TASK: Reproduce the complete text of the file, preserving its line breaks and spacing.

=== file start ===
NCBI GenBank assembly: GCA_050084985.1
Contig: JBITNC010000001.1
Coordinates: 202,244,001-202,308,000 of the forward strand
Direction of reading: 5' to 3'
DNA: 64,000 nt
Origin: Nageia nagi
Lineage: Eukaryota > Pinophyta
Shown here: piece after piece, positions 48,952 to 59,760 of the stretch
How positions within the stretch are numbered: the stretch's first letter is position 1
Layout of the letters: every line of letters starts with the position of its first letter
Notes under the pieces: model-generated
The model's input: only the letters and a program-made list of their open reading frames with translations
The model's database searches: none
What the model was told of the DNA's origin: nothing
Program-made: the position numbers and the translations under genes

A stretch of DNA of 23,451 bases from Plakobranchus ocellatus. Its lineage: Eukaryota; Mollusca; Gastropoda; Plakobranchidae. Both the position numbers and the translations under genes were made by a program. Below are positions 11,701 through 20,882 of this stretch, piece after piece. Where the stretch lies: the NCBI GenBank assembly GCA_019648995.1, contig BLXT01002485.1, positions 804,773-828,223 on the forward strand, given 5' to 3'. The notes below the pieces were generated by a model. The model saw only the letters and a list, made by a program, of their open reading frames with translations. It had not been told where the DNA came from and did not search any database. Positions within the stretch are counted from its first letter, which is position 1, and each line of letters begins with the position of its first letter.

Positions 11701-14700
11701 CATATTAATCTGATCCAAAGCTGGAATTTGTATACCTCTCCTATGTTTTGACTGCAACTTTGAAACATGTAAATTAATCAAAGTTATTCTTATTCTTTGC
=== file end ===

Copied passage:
NCBI GenBank assembly: GCA_050084985.1
Contig: JBITNC010000001.1
Coordinates: 202,244,001-202,308,000 of the forward strand
Direction of reading: 5' to 3'
DNA: 64,000 nt
Origin: Nageia nagi
Lineage: Eukaryota > Pinophyta
Shown here: piece after piece, positions 48,952 to 59,760 of the stretch
How positions within the stretch are numbered: the stretch's first letter is position 1
Layout of the letters: every line of letters starts with the position of its first letter
Notes under the pieces: model-generated
The model's input: only the letters and a program-made list of their open reading frames with translations
The model's database searches: none
What the model was told of the DNA's origin: nothing
Program-made: the position numbers and the translations under genes

A stretch of DNA of 23,451 bases from Plakobranchus ocellatus. Its lineage: Eukaryota; Mollusca; Gastropoda; Plakobranchidae. Both the position numbers and the translations under genes were made by a program. Below are positions 11,701 through 20,882 of this stretch, piece after piece. Where the stretch lies: the NCBI GenBank assembly GCA_019648995.1, contig BLXT01002485.1, positions 804,773-828,223 on the forward strand, given 5' to 3'. The notes below the pieces were generated by a model. The model saw only the letters and a list, made by a program, of their open reading frames with translations. It had not been told where the DNA came from and did not search any database. Positions within the stretch are counted from its first letter, which is position 1, and each line of letters begins with the position of its first letter.

Positions 11701-14700
11701 CATATTAATCTGATCCAAAGCTGGAATTTGTATACCTCTCCTATGTTTTGACTGCAACTTTGAAACATGTAAATTAATCAAAGTTATTCTTATTCTTTGC